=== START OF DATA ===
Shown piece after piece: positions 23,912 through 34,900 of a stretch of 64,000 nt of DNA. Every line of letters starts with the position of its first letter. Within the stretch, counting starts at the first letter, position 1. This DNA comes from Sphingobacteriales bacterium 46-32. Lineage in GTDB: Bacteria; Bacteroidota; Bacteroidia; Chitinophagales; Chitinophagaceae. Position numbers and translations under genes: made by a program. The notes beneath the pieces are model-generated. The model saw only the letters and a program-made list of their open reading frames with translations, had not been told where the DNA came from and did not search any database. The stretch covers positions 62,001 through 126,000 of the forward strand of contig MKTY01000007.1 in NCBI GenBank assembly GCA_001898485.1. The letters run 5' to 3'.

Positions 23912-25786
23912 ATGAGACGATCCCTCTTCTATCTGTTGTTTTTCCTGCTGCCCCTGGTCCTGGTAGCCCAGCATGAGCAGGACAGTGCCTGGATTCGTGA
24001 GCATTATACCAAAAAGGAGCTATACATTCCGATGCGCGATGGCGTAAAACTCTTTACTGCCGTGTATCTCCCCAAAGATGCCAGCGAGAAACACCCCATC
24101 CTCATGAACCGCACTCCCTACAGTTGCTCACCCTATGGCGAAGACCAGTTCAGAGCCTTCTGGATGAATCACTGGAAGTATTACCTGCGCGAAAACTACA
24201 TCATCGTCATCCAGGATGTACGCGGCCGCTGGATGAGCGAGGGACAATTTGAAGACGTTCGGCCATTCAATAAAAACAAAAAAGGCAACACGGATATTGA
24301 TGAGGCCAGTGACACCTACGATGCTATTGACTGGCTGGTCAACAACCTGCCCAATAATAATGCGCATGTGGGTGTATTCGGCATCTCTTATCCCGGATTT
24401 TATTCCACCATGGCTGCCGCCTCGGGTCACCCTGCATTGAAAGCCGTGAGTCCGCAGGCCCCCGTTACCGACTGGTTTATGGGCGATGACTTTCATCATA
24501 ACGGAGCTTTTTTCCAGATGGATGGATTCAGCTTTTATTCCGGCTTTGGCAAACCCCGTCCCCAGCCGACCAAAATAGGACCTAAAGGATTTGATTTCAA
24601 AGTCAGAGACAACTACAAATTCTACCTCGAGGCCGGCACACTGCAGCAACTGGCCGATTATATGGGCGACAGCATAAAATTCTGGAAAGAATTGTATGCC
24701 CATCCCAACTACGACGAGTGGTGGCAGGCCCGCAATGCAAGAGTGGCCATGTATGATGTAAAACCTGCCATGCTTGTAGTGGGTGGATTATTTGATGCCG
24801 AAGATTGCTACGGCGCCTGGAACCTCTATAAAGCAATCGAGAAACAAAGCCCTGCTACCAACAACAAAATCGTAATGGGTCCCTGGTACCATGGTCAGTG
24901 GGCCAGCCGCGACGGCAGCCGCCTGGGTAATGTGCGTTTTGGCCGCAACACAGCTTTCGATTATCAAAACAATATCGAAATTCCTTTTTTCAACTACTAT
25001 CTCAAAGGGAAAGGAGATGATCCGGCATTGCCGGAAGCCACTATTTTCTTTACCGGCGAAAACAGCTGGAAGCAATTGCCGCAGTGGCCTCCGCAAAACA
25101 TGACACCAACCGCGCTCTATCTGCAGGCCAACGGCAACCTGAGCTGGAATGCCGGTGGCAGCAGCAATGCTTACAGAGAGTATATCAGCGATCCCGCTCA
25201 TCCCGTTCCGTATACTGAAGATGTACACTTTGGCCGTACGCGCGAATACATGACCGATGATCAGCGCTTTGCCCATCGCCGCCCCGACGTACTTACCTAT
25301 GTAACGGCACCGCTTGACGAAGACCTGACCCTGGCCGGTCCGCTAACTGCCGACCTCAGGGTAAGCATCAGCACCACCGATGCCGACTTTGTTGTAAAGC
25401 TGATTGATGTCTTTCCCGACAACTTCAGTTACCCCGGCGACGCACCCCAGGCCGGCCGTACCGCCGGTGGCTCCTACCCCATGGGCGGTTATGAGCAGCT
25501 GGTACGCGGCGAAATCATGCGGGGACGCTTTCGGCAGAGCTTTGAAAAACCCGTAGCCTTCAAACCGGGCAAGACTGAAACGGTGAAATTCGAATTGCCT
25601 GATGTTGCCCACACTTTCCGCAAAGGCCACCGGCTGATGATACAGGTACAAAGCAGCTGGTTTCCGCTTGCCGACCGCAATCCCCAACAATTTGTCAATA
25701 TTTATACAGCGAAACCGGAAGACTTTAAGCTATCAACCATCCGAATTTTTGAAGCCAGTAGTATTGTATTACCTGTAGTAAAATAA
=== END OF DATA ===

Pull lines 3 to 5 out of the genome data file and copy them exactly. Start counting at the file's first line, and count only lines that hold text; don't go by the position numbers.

23912 ATGAGACGATCCCTCTTCTATCTGTTGTTTTTCCTGCTGCCCCTGGTCCTGGTAGCCCAGCATGAGCAGGACAGTGCCTGGATTCGTGA
24001 GCATTATACCAAAAAGGAGCTATACATTCCGATGCGCGATGGCGTAAAACTCTTTACTGCCGTGTATCTCCCCAAAGATGCCAGCGAGAAACACCCCATC
24101 CTCATGAACCGCACTCCCTACAGTTGCTCACCCTATGGCGAAGACCAGTTCAGAGCCTTCTGGATGAATCACTGGAAGTATTACCTGCGCGAAAACTACA